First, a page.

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Pearls and pitfalls of genomics-based microbiome analysis

Emerging Microbes & Infections volume 1, page e45 (2012) | Download Citation


Next generation sequencing (NGS) has supplanted traditional methods for microbiome analyses. Advantages include higher resolution and lower costs. Analyses have evolved from basic 16S rRNA surveys to metagenomic shotgun sequencing analyses. Limitations and obstacles still exist, e.g. 16S bias, bioinformatics bottlenecks, classification accuracies, and genome assembly using short reads. New tools are being developed to improve output and deal with larger amounts of data generated.

Ever since the germ theory of disease was validated by Koch in the late nineteenth century, our understanding of microbial diseases has been largely governed by the one pathogen/one disease paradigm until very recently when technical advances made it possible to scrutinize the entire microbial community (or microbiome) on all external (skin) and internal (mucosal) surfaces of our body.

Of the trillions of microbes inhabiting the human body, some are beneficial to us, some are neutral and others are harmful. Normally, they maintain a balanced community structure and a symbiotic relationship with the host, but alteration of the microbial community may disrupt the symbiotic relationship and cause or contribute to disease/dysfunction. This new type of microbial diseases is caused by the community as a whole, even though no individual community member(s) can be categorized as a classic pathogen.1 Alteration of the ‘normal’ microbiome (dysbiosis) has recently been associated with a variety of high impact diseases including inflammatory diseases (periodontal disease, esophagitis, idiopathic inflammatory diseases, psoriasis), metabolic syndrome-related diseases (diabetes, obesity), immunological disorders (rheumatoid arthritis, food allergy, asthma), cardiovascular disease and cancers.1,2,3 Normalization of the altered microbiome by probiotics, antibiotics, prebiotics or microbiome transplantation has been used to evaluate the etiology of dysbiosis and could become a new way to treat these diseases. The approach to identify and characterize the cause differs drastically from traditional approaches aimed at single pathogens.2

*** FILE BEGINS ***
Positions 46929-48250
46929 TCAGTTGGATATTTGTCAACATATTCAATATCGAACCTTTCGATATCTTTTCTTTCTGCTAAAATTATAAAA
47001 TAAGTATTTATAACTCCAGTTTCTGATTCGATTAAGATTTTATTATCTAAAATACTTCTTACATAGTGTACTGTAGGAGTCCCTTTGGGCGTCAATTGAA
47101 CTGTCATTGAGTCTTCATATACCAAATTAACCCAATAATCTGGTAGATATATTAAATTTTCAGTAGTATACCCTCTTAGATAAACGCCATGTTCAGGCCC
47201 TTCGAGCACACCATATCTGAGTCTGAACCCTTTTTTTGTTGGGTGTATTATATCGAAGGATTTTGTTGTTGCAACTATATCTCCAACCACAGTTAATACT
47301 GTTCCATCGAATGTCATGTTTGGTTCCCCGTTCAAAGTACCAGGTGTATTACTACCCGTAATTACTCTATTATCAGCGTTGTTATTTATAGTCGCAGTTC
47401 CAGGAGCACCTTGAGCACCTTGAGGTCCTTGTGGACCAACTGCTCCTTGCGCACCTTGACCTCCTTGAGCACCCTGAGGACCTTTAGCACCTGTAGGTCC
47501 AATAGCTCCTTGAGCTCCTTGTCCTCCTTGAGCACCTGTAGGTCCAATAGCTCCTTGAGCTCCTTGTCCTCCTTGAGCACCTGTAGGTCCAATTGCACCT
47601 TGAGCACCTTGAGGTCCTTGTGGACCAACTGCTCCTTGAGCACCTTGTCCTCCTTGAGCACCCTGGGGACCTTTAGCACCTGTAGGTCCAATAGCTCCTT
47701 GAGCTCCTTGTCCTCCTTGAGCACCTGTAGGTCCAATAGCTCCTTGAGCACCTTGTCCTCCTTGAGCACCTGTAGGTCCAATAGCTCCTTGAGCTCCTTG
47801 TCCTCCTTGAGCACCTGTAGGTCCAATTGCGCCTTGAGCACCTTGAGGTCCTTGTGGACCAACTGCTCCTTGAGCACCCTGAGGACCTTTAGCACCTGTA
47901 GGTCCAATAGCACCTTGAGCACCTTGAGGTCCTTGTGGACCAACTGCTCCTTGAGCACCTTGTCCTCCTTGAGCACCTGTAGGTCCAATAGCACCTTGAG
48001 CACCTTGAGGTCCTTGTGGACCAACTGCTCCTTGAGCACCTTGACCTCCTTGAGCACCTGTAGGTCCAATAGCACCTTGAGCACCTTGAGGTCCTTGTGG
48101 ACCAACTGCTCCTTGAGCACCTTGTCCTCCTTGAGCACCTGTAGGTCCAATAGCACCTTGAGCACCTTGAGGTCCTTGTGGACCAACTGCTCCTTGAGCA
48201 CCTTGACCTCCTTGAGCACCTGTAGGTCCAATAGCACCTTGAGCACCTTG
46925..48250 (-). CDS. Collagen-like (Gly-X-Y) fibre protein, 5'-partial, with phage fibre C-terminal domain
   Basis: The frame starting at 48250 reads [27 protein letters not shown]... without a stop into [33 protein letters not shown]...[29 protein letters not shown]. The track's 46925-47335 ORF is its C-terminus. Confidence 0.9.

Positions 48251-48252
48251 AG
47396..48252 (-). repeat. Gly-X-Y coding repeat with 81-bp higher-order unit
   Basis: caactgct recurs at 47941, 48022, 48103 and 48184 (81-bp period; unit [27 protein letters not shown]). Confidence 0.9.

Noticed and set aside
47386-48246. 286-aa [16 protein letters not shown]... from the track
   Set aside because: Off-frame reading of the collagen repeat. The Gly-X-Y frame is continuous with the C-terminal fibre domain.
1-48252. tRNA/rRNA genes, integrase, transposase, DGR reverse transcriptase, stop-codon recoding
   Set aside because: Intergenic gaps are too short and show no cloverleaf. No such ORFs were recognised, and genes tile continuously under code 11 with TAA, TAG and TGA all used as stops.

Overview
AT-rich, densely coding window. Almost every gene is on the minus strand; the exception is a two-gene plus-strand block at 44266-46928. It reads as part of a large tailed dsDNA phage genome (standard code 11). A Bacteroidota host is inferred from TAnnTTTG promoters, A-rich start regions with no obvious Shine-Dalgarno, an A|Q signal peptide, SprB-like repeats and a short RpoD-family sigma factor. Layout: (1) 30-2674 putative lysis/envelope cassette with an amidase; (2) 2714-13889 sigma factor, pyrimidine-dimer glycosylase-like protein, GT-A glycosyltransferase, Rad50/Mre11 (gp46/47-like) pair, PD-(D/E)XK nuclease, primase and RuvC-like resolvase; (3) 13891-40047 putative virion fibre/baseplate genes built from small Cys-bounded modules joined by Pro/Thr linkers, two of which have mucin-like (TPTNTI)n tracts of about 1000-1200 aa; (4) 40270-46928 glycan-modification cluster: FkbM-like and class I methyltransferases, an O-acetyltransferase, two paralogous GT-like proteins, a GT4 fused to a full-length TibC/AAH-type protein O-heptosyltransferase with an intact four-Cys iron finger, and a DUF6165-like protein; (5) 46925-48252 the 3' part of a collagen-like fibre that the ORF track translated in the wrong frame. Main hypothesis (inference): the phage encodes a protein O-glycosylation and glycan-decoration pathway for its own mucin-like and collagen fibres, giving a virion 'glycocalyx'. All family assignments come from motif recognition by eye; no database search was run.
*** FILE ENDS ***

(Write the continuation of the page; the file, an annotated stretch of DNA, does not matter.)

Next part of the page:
The first evidence of microbes was presented by Antone van Leeuwenhoek in 1676 using his newly invented microscope. For hundreds of years, observation of bacterial populations did not advance much past visual and culture methods. Culture-dependent methods of microbial identification were the gold standard for bacterial sampling of environments and anatomical sites, and even enabled the formation of Koch’s postulate of microbial pathogenesis. But these culture dependent methods are extremely biased towards microbes that can readily be cultured in laboratory settings. The vast majority of microbes are fastidious, and therefore, excluded from any culture-dependent analysis. Even though the science of culturing fastidious microbes has advanced tremendously, culture-dependent methods are, for most complex microbiomes, drastically insufficient for defining microbiome populations.